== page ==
Even in the Premier League, where the breakdown of TV money sees the top club earn about one-and-a-half times as much as the bottom club per season, hierarchies remain entrenched.

Leicester aside. Manchester City, Manchester United, Arsenal, Tottenham and Liverpool have all finished in the top eight every single season since 2009. So too had Chelsea until this season and Everton until two years ago.

We rightly celebrate West Ham and Southampton for finishing sixth and seventh in 2015-16 but, in fact, all they're doing is outperforming their wage bill by a couple of league positions. And, no, the incoming TV deal won't change that.

If you really want to get cynical, there are many vested interests to keep the status quo or even to accelerate matters towards a European Super League.

Broadcasters don't necessarily care if the pool of potential winners isn't expanded, as long as the titles rotate among the big boys and you don't have the same winner every year. A sizeable part of the TV audience, especially in the latter stages of the Champions League, isn't comprised by fans with a rooting interest, but neutrals who want to follow the drama.

Plus, if the actors are familiar then the storyline becomes easier to follow. After all, it's TV entertainment: You don't need to have a rooting interest to watch and enjoy "Breaking Bad" or "Downton Abbey."

The same applies to sponsors. They want guaranteed eyeballs and successful, familiar clubs are the best way to guarantee that. I'll sign a big check over to Juventus or Paris Saint-Germain if I know it's likely that many eyeballs will watch them on TV and the media keep talking about them. But if there's a real risk that it might be Shakthar Donetsk or Malaga on people's TV screens, then I might not be so generous.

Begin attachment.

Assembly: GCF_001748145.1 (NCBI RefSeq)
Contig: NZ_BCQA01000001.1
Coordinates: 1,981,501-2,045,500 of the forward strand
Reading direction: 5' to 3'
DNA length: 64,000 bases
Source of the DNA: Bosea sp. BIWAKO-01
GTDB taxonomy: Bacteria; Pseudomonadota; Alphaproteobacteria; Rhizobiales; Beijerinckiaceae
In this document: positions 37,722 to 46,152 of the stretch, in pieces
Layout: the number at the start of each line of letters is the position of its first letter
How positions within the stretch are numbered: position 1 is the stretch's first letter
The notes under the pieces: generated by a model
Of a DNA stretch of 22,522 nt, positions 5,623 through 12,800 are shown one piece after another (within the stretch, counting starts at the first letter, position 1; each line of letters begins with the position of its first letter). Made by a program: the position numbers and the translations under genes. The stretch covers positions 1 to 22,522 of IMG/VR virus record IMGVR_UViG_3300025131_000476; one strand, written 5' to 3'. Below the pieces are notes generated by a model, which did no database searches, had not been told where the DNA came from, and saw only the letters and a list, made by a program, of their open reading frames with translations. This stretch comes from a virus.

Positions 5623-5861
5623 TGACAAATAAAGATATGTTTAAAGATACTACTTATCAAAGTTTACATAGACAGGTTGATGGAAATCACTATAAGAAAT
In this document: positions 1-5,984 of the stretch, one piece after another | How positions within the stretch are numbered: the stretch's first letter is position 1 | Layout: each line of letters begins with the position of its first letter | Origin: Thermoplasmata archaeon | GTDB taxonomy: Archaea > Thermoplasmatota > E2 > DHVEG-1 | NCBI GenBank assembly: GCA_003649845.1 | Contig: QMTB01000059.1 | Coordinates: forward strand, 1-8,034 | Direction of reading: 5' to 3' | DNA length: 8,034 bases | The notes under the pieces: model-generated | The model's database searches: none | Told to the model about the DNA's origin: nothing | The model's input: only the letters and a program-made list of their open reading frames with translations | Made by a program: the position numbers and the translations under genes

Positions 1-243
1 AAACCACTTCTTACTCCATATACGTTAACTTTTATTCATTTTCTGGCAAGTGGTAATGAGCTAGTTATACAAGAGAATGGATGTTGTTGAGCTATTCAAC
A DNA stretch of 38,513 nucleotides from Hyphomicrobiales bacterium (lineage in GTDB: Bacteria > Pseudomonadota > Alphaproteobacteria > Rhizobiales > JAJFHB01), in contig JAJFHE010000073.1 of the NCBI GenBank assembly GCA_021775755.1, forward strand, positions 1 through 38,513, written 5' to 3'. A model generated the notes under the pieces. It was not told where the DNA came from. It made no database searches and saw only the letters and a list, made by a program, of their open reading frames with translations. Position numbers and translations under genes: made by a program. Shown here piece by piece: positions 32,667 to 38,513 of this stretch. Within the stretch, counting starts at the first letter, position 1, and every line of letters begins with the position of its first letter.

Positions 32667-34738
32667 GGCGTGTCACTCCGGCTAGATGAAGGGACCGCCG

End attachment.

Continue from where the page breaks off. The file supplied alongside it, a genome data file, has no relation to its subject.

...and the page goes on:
Unless you get a ridiculously dominant club who simply steamrollers everybody and turns it into a boring product, then change won't come from the money men. Will it come from the regulators?

At league level, it's pretty unlikely. The Premier League is already about as egalitarian as it can possibly be, short of making clubs share commercial revenue like they do TV income. And it's not clear that that could legally be done even if it was desired.

UEFA could tinker with the prize money allocation and its "market pool" but, right now, the organisation has no president and only an interim general secretary. And given the power of the big clubs and the enduring threat of a breakaway league, even if you got new leadership committed to change, it's not clear what would be possible. A "luxury tax" to limit wage bills could potentially work, but that would need to be carefully thought out.

Maybe the only thing that would help is supporters voting with their wallets and making their displeasure known to the powers-that-be. But frankly, it's not even clear that there are enough people who care. With every season that passes, it looks less and less likely that the frog will get out of the pot.

Gabriele Marcotti is a senior writer for ESPN FC. Follow him on Twitter @Marcotti.